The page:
In September, as the Jacksonville City Council
deliberated on his budget, Alvin Brown was
elsewhere — in New York City, at a fundraiser with luminaries like former NYC Mayor David Dinkins and entertainers like beloved comedian, actor and Jell-O pudding pitchman Bill Cosby. (At least, beloved until recently.) By the time the budget was ratified, Brown was back in Duval. But the optics were bad: At the 11th hour, when the city needed his leadership, the mayor was hobnobbing in the Big Apple.
At the time, no one around here had an issue with Brown appearing with the Cos, who, as one insider points out, had helped the city a few times during the current term. But that was then. This is now. Cosby has been caught up in a shitstorm of sexual assault allegations in recent weeks, which led to the cancellation of his new NBC pilot and Netflix stand-up special. Last week, that storm trickled down to Jacksonville, when Brown's newly controversial — toxic, even — excursion re-entered the news cycle, with calls on blogs and Twitter for Brown to return the $19,000 or so Cosby had helped him raise.
The pressure originated from seemingly disparate sources. Cindy Graves, local talk show host and long-time, connected GOP operative, hit me up on Twitter to remind me of the Brown/Cosby connection. Around the same time, Peter Schorsch, the impresario of SaintPetersBlog who has carved out a unique role as a leading commentator on Florida politics, lobbed a bomb across the bow of the Brown campaign with a post calling on Brown to return the supposedly tainted contributions.
By the end of the day — just a few hours later, in fact — numerous outlets were reporting that Brown had acquiesced. The funds would be returned. But there was no comment from the Brown camp about the logistics of the return, or about Cosby's sudden status as a political liability. The message conveyed to many observers across the spectrum: Team Alvin intended to duck and cover and wait for the story to recede from public consciousness, except for that odd picture of the mayor and a disgruntled-looking Cosby, in a red crewneck sweatshirt.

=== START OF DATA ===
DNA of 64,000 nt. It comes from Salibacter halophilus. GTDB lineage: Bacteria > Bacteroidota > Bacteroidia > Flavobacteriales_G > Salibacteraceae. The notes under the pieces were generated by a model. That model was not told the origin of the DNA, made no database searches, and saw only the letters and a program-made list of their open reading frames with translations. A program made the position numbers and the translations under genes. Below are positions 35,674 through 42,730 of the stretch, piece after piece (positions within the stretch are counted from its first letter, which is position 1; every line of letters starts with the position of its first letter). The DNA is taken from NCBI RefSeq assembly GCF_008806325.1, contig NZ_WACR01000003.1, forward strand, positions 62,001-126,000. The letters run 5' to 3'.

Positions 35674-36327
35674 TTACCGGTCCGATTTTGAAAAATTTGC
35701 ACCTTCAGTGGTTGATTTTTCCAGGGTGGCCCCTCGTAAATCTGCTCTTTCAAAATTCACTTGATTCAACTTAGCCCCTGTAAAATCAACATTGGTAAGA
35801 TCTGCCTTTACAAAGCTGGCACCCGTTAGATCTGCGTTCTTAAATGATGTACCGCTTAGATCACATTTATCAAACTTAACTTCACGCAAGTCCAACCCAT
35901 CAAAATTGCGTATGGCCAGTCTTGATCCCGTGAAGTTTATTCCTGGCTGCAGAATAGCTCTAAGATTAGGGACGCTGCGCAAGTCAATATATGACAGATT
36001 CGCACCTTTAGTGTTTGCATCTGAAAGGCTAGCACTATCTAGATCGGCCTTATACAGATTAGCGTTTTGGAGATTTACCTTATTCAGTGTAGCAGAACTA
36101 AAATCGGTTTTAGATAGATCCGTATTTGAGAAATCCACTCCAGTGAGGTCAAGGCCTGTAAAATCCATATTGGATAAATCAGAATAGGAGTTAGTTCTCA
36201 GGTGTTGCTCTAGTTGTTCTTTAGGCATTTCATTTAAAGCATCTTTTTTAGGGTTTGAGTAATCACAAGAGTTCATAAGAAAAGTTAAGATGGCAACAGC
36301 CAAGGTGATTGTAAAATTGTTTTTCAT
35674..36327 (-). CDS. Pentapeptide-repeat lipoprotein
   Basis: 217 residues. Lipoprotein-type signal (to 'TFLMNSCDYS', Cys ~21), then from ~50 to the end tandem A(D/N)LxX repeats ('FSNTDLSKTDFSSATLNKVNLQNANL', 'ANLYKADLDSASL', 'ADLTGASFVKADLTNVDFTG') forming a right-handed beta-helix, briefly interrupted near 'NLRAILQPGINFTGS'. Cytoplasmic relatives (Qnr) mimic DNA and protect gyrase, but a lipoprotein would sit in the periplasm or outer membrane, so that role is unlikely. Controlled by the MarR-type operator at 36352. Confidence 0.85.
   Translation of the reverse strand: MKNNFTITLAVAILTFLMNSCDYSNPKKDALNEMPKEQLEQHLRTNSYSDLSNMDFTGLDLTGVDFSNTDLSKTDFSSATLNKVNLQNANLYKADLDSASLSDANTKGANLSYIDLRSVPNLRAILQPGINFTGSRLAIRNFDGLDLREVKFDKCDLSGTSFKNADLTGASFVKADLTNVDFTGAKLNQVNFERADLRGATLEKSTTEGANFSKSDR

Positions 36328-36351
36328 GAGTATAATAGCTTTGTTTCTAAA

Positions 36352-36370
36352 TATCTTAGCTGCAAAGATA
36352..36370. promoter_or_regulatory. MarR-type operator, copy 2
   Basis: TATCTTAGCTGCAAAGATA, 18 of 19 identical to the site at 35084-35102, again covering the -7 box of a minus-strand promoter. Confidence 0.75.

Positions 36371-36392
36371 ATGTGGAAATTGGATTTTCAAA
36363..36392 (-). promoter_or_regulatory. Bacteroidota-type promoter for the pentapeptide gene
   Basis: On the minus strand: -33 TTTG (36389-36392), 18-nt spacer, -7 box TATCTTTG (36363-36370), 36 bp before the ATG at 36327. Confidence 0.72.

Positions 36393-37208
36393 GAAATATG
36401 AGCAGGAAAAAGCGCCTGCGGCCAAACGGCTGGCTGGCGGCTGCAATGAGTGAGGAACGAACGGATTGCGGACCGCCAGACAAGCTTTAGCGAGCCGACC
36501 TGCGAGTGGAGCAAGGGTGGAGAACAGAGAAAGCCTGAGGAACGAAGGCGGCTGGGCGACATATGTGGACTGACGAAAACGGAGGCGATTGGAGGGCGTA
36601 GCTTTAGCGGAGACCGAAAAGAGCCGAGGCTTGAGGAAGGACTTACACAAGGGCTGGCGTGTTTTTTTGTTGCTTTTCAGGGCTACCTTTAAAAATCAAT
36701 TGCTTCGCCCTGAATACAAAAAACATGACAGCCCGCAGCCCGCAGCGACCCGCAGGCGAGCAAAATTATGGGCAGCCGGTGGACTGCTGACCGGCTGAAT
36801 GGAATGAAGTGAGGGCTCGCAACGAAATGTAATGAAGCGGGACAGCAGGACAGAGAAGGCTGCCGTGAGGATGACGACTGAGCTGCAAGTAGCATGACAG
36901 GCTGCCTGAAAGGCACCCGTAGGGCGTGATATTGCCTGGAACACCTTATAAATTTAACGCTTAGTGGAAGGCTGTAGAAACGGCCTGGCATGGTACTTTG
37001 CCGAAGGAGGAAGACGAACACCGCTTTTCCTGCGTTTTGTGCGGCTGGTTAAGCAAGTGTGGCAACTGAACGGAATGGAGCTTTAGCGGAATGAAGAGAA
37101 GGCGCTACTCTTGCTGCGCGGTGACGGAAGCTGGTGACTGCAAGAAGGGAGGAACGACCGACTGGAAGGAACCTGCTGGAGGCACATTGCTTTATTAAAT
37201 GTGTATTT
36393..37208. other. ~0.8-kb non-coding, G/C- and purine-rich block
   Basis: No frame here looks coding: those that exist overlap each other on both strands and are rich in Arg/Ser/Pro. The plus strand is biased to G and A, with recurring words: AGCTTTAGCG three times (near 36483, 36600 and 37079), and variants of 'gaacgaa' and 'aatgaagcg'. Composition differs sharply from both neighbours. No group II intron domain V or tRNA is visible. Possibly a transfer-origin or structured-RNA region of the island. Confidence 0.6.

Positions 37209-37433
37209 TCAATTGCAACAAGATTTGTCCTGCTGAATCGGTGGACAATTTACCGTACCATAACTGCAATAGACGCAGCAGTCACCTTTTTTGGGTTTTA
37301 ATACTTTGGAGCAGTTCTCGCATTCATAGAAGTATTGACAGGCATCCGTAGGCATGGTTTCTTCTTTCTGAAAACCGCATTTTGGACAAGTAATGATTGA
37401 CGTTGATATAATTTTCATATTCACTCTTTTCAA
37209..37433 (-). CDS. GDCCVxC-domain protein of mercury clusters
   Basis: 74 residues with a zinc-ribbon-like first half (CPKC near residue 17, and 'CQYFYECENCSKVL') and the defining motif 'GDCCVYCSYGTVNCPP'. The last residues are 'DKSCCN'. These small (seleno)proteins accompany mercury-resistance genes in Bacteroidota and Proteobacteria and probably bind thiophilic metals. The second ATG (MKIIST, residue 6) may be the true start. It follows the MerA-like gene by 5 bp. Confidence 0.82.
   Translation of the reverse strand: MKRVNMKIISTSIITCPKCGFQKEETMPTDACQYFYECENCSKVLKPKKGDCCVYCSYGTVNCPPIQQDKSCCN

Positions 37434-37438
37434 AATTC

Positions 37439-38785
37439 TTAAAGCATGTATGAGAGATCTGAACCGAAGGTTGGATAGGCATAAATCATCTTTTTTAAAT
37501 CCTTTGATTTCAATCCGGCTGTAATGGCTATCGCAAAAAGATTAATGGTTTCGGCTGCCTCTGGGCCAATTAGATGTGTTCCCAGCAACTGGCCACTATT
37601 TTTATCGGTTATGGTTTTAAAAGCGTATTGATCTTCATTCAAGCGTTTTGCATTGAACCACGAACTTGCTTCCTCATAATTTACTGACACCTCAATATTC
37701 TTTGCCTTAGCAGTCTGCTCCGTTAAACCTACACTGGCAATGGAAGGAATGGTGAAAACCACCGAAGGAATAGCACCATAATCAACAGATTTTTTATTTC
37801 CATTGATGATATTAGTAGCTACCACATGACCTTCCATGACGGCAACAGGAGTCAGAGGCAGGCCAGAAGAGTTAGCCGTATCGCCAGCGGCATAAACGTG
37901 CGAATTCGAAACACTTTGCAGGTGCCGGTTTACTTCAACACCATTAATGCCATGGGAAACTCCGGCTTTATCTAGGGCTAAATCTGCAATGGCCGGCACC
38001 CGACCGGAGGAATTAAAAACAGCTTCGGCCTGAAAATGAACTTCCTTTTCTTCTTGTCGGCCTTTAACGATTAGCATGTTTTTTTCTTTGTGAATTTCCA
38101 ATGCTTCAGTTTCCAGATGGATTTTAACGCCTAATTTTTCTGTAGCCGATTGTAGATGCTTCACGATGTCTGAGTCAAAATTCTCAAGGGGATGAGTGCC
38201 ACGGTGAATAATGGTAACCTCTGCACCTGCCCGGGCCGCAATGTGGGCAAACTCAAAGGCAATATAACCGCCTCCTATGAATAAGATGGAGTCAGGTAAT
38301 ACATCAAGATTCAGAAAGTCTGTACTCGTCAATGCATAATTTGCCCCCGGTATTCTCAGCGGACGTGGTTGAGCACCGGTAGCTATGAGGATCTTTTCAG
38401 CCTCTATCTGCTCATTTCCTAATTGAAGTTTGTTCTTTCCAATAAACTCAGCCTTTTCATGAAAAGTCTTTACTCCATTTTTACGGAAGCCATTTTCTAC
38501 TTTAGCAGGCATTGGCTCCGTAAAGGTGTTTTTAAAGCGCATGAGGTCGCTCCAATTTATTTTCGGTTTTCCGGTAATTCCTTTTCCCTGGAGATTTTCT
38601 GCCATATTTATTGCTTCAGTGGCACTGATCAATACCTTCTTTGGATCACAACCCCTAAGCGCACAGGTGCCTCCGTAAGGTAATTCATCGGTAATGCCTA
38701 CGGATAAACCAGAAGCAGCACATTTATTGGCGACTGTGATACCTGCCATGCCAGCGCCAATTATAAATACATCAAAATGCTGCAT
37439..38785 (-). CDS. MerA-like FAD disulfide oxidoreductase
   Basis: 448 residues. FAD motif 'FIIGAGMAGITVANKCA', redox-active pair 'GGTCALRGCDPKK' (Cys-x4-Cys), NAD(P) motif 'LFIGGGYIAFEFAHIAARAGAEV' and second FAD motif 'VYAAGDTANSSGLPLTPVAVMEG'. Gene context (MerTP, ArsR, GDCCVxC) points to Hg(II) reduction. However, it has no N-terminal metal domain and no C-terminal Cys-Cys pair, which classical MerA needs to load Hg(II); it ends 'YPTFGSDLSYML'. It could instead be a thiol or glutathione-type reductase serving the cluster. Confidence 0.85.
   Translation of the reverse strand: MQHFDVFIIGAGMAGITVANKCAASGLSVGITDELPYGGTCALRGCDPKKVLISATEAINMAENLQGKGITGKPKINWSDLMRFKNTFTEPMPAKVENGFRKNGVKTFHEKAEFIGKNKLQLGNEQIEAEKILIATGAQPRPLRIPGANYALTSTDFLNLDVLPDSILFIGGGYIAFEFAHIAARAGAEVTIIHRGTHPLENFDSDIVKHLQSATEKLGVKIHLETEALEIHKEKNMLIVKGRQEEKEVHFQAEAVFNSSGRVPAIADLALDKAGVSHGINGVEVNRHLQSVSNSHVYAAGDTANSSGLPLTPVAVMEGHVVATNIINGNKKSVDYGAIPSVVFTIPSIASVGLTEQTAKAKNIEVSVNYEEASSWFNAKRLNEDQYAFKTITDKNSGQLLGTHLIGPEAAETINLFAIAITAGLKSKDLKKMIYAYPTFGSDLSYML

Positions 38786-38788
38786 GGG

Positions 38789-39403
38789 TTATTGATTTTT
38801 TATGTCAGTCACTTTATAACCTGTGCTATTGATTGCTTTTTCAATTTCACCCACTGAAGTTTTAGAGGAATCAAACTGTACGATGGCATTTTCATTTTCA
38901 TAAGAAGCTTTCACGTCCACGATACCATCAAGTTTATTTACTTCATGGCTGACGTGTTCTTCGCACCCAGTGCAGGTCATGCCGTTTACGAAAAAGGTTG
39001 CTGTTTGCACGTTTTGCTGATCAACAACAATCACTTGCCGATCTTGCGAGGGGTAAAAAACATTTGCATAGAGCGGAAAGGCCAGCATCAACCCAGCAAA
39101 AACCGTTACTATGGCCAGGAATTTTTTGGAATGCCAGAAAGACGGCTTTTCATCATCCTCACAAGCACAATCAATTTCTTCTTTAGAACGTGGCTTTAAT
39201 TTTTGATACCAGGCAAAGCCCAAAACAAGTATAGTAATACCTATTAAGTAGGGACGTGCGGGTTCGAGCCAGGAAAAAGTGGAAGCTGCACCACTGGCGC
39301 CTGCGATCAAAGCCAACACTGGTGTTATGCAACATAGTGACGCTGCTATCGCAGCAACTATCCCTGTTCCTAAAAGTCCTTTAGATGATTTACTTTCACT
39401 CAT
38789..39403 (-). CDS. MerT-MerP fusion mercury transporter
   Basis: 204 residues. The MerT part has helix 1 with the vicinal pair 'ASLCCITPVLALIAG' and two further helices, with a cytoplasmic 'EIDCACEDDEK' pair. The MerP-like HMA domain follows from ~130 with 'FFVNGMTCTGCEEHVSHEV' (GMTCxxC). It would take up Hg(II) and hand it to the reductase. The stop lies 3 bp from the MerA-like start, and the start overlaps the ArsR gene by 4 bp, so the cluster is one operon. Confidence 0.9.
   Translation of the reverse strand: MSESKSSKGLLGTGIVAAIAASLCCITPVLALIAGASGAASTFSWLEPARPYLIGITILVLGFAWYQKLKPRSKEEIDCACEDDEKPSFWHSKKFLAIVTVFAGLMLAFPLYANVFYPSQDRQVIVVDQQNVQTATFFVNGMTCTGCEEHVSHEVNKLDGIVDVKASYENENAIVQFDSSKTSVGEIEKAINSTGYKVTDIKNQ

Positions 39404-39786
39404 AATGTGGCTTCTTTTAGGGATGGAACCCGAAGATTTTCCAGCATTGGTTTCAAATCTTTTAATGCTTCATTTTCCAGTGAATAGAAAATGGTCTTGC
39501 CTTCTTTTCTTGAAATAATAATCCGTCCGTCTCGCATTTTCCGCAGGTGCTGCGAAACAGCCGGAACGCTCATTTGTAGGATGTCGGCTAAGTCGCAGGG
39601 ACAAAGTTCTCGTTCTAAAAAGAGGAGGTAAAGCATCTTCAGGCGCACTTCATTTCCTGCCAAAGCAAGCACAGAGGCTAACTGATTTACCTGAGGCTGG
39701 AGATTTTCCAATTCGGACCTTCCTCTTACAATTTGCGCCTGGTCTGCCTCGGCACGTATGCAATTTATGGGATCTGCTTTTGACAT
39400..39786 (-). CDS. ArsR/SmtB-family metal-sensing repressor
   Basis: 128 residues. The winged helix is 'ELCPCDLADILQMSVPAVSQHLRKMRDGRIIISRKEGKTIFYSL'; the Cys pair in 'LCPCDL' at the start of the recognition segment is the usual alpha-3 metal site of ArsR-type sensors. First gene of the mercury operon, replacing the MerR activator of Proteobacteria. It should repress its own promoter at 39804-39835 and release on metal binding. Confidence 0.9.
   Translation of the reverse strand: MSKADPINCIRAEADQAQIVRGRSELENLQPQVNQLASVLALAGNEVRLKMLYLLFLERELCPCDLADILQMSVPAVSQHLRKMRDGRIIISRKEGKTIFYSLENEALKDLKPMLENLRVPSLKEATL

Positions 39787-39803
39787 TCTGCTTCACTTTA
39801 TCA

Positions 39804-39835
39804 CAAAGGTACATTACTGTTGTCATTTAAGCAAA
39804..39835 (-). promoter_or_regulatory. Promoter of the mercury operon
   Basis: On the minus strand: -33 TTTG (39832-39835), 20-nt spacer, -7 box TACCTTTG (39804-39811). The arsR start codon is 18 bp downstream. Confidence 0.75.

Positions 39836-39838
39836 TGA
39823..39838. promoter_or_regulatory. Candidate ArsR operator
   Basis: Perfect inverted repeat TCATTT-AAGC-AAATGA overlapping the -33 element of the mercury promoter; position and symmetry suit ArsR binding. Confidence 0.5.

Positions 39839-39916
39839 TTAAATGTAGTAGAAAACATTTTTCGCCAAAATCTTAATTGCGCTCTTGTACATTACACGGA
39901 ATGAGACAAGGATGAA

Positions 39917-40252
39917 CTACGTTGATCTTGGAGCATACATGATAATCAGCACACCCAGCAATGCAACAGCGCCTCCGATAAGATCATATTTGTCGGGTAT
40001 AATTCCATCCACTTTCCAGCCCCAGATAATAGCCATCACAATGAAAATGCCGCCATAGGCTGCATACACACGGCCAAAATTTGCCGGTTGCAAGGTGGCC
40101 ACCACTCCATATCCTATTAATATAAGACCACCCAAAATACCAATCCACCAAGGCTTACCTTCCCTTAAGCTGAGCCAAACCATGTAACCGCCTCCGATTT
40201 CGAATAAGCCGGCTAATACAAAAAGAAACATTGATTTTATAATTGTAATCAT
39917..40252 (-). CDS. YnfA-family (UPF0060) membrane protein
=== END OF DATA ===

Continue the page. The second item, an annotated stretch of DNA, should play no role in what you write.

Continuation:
Brown's camp didn't want to go on record, but on background, a well-connected source in the mayor's orbit speculated that there was a connection between Schorsch and mayoral aspirant Lenny Curry, insinuating that Curry's people had planted the idea for the post. (Worth noting: Folio Weekly has heard that Team Curry unsuccessfully floated this angle to at least one news outlet around town.) The source also threw shade at Schorsch's credibility, pointing out that Schorsch has donated to Curry's campaign, and reminded me that the fundraiser was conducted not by Brown's campaign directly, but by his Taking Jacksonville to the Next Level political action committee, helmed by long-time consultant David Beattie. (Beattie told me in an email that "returning the money was the right thing to do," and said the decision was made "once the mayor became aware of the multiple allegations.")
I asked Schorsch and Curry about their supposed connection. They both denied one existed. Curry, one of Rick Scott's chief allies, described Schorsch as an "antagonistic blogger" and "ardent [Charlie] Crist supporter" who has "written more negative than positive things" about him in the past. Schorsch wrote in an email that "Yes, I indeed contributed to Curry's campaign, but that was more of a political stunt, which I am known to do. Heck, I contributed to Rick Scott even though I was a devoted supporter of Charlie Crist."
So here's the question: Will this pseudo-scandal ding Brown, or is it just another tempest in a teapot, an election-season gotcha game that will quickly dissipate into the ether? Curry says he'll leave it to others to "question the integrity of [Brown's] donors. What's important to me is that this reminds people he was hanging out with movie stars in New York while budget priorities like police, libraries and services most important to Jacksonville were being decided on."
Brown looks like he'll refuse comment, and so for now, that's where the story stands. Score one for the mayor's haters.